The Reynolds name is tightly woven into the history of the Winston-Salem region. It was here in 1875, that J. R. Reynolds established his tobacco business, one that would grow into one of the largest and most influential tobacco companies in the world. Seeking to create a country estate that would mimic the country houses of Britain, Reynolds began creation of an estate that included a village, main house, formal gardens, and a farm, just outside of Winston-Salem; a place that would provide solace to the hard-working family.

Katherine Smith Reynolds
Katherine Smith Reynolds, wife of R. J., around 1900. Courtesy of Wikipedia.

Mr. Reynolds’ marriage to Katherine Smith was important for both business and personal reasons. Ms. Smith served as Mr. Reynolds’ personal secretary while she also oversaw some of the details of his personal life. Historians have suggested that the creation of Reynolda was largely overseen by Mrs. Reynolds. After acquiring the property in 1910, the power couple set about transforming the thousand acres into a grand estate.

In a move similar to George Vanderbilt in the creation of his Biltmore Estate in Asheville, the Reynolds intended to create a farm that would promote and demonstrate the latest in agricultural techniques and a model school that would help to further develop the region. The farm, gardens, and village were created first followed by the construction of the main house which was completed around 1917.

Reynolda Winston-Salem North Carolina
The main house at Reynolda around 1915. Courtesy of Wikipedia.

By the time the family moved into the main house, Mr. Reynold’s health was declining, and he passed away in the house in 1918. Following her husband’s death, Mrs. Reynolds took the reins of the estate until her death in 1924. The estate remained in the family until Mary Reynolds Babcock, the daughter of R. J. and Katherine, began to present potions of the property to Wake Forest. A private organization was created to open the main house and it created a collection of American art that is exhibited within the home. Much of the gardens have since been restored and are cared for by the university.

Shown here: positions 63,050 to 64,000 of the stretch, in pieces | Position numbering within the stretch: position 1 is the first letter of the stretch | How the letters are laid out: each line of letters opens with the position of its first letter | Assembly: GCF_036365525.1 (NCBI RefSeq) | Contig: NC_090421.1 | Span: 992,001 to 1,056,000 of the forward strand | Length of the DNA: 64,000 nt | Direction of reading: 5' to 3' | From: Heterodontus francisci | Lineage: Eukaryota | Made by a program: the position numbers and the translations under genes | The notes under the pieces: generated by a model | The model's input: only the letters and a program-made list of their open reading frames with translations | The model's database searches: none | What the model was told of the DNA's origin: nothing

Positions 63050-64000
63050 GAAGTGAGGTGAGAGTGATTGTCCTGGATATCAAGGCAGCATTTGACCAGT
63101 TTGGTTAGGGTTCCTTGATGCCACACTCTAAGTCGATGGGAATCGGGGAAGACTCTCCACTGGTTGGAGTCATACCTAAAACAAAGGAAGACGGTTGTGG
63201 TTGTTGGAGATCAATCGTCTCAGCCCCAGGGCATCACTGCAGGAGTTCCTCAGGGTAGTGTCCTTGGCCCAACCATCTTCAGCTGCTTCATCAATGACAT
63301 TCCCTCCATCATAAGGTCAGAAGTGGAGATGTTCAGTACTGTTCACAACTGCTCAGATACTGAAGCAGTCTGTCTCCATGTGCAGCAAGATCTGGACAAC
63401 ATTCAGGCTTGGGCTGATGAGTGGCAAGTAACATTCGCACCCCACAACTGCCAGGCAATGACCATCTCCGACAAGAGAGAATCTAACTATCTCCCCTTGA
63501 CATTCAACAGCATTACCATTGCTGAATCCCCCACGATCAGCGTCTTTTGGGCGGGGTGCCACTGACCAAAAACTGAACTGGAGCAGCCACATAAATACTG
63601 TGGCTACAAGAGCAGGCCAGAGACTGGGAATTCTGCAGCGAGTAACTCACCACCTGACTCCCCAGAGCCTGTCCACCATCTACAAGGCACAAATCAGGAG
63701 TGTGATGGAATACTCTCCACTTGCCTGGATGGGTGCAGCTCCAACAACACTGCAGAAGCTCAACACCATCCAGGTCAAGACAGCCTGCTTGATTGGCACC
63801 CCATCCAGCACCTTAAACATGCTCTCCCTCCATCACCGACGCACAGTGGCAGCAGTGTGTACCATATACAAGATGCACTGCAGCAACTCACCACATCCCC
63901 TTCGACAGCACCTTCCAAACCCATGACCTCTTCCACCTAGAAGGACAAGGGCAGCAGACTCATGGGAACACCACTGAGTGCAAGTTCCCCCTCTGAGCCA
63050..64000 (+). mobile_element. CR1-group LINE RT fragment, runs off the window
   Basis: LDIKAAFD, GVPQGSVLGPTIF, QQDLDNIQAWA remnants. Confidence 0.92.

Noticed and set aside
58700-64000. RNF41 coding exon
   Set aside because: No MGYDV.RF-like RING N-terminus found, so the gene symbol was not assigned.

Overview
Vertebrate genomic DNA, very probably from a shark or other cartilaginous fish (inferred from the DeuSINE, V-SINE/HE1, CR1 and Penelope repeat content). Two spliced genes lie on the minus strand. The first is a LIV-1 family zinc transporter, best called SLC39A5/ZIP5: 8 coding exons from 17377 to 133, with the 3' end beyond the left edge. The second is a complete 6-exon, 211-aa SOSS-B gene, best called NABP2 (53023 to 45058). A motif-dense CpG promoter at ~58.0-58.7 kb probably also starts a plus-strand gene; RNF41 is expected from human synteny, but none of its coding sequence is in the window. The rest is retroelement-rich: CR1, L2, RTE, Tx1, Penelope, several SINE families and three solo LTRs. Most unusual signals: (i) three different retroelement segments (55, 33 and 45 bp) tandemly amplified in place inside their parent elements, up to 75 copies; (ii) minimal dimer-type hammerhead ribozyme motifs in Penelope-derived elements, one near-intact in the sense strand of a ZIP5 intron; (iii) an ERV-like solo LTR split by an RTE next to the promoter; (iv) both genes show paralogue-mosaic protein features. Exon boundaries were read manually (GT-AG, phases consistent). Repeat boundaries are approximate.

gardens at Reynolda Winston-Salem NC
Spring in the gardens at Reynolda, 2009. Photo by Tom Photos, courtesy of Wikipedia.

Since much of the estate has been open to the public there has been speculation of the existence of ghosts on the property. Visitors to the gardens have reported encountering a mysterious Lady in White on the grounds. Some visitors have even reported the revenant on horseback, and not always wearing white. Others have reported that she appears enveloped in a strange mist.

Paranormal investigator and author, Michael Renegar investigated these claims some years ago. While conducting an EVP session, he asked the question, “Is that you causing that heavy feeling in the air?” His question was answered by a faint, but clear female’s voice responding, “What is that supposed to mean?”

Libby Holman 1930
Smith Reynold’s wife, Libby Holman from the May 1930 edition of Theatre Magazine. Courtesy of Wikipedia.

Renegar and his fellow investigators initially felt that the apparition might be Libby Holman, the chanteuse second wife of Zachary Smith Reynolds. Smith was R. J. Reynolds’ adventurous and social son who was mysteriously shot in the house during a birthday bash for a friend in 1932. Holman initially faced charges in his murder along with his personal assistant and best friend, Ab Walker. Scandalous rumors indicated that Holman and Walker may have been involved with one another, giving them a reason to want Smith dead, though charges were later dropped.

After meeting with several people who had seen the Reynolda revenant, Renegar discovered that they all identified the woman as Katherine Reynolds. Certainly, it’s no surprise that the woman who poured her heart and soul into this estate might prowl the grounds after dark, just as she once did after her husband’s death.

In his 2011 book, Ghosts of The Triad, which Renegar co-authored with Amy Spease, the authors note that the Lady in White may not be the only paranormal activity at Reynolda. A policeman investigating an alarm call at the main house heard the sounds of a party going on in the basement accompanied by the distinct sound of a bowling ball striking pins. When he checked out the basement, it was devoid of living souls. Perhaps Smith is carrying on with his 1932 birthday party in the main house while his mother still wanders her beloved gardens.

Sources

  • Breedlove, Michael. “Local haunts: Twin City ghost tales.” Winston-Salem Monthly. 29 September 2014.
  • LaRochelle, Peggy S. and Hellen Moses. National Register of Historic Places nomination form for the Reynolda Historic District. June 1980.
  • Renegar, Michael and Amy Spease. Ghosts of The Triad: Tales from the Haunted Heart of the Piedmont Region. Charleston, SC: History Press, 2011.